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Even Gene Stallings, the mild-mannered coach of the Alabama Crimson Tide, was bitter.

Stallings broke into a clenched-teeth oratory after the NCAA delivered a sentence so stiff it even targets Alabama's hallowed record book.The top officials in Alabama's athletic department and fans all over the state were horrified at the breadth of the penalties: three years' probation including a postseason ban this season, scholarship reductions and the forfeiture of 11 games in which an ineligible athlete played.

As it all unfolded inside Alabama's football building, life went on outside. On a sun-soaked lawn across the street from the Paul W. Bryant Museum, cheerleaders kicked and twirled with all their might, practicing for a season that will be shrouded in infamy.

"The biggest thing is, the unity and the family of this football team is in question right now," said senior Shannon Brown, a defensive lineman. "What is it going to take to keep that together?"

Never before on probation during decades of prominence, including six national championships, Alabama now faces a task similar to that undertaken by its fiercest rival, Auburn. The Tigers were banned from the postseason for two years and television for one, but recorded a 20-1-1 record.

A television ban was not imposed on Alabama, but the Crimson Tide stands to lose about 30 scholarships over three years - a sanction that could stick with the team for years to come.

"I think it'll make a difference with the reduction in scholarships," Stallings said. "That doesn't leave you much room for error on the judgment of players. I think that's a pretty stiff penalty, I really do."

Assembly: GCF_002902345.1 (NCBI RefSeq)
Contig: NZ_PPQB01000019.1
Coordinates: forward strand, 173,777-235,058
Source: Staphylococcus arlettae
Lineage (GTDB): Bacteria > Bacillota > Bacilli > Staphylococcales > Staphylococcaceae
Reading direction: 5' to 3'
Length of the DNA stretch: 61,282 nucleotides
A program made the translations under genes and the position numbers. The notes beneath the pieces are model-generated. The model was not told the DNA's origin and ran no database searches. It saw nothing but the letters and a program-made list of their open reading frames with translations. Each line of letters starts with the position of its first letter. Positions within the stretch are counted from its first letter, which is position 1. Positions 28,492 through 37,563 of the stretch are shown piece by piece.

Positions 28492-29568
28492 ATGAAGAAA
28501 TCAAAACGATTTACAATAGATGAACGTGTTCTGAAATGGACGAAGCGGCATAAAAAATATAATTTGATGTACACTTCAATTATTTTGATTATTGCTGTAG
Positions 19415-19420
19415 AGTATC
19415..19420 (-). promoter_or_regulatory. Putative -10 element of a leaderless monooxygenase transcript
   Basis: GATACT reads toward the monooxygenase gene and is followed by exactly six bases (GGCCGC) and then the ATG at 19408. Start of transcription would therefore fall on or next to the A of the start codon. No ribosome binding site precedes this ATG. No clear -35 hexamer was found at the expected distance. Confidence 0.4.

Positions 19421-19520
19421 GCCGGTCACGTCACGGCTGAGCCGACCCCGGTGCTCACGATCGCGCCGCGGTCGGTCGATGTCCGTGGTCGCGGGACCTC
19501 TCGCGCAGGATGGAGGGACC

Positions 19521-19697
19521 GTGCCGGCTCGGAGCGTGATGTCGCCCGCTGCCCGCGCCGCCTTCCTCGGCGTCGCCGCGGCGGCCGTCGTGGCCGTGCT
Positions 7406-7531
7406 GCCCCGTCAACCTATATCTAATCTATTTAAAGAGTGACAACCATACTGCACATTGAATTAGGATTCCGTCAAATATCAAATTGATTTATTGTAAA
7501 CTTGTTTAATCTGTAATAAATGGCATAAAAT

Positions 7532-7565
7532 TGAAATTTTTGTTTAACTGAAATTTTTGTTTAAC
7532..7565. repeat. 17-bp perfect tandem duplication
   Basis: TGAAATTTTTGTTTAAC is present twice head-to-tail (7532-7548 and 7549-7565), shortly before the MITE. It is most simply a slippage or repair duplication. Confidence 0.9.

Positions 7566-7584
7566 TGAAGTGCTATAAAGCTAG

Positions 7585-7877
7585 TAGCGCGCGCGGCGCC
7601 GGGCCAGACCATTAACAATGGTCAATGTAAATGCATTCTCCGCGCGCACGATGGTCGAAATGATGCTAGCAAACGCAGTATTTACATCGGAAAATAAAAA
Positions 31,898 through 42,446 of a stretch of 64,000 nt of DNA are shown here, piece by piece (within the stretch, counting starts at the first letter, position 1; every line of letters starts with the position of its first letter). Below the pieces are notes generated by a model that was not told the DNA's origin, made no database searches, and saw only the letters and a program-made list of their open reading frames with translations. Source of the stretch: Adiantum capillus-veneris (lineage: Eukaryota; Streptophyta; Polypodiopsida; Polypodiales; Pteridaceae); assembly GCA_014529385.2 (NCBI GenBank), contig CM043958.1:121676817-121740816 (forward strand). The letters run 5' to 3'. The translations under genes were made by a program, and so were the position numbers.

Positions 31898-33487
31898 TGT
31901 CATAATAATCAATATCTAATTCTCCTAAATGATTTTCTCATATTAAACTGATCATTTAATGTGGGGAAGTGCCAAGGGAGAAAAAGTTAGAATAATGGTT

The NCAA cited the Tide football program for exhibiting "a distressing failure of institutional control."

A statement released by the NCAA said Alabama was censured for three chief reasons:

- A player obtained from boosters six impermissible deferred-payment loans totaling $24,400, during 1989 and 1990. The player, Gene Jelks, completed his career in the fall of 1989. The NCAA said he never repaid the loans.

- Antonio Langham was allowed to play in 11 regular-season games in 1993 even though he had signed with an agent, and athletic officials were aware that a potential violation of rules had occurred.

- The school's faculty athletics representative provided "false and misleading information" to the NCAA in the Langham case.

University president Roger Sayers complained that the infractions committee failed to grasp "who knew what, and when."

"Knowing the facts of our case, the penalties are without precedent," Sayers said.

The sanctions against Alabama call for the loss of four scholarships for 1995-96, which Alabama already has given up voluntarily, plus four more for 1996-97. In addition, Alabama will only be able to sign 12 new recruits in 1996-97 and 16 in 1997-98, instead of up to 25 each year.

The total number of scholarships lost depends on how many players graduate or otherwise leave the program, creating new space on the roster. Assuming normal attrition, Alabama is looking at a net loss of 30 scholarships during the probation.

Sayers called Alabama's sanctions "excessive and inappropriate" and said the school would appeal.

Play-for-pay accusations by Jelks started the probe, but they did not stick. The ensuing investigation, however, uncovered the loans.

The most serious matter - and the one that warranted the severe penalties, according to NCAA infractions committee head David Swank - was the mishandling of eligibility questions regarding Langham.

According to NCAA documents, Langham told Stallings something about signing with an agent the morning after Alabama won the national championship by beating Miami in the Sugar Bowl in January 1993. Stallings conferred with athletic director Hootie Ingram, but the NCAA was not alerted until the season was almost over.

Stallings said he saw nothing wrong with helping Langham get out of his commitment to the NFL and return to school.

"I'm trying to help a player stay in school and do what he wants to do, with no attempt to cover up anything," Stallings said, his usually calm demeanor shaken. "Here's a player who said, `I made a mistake. Can you help me?' I asked him if there was any money involved, and he said there wasn't. I'm not a detective. And I don't want the NCAA to make a detective out of me."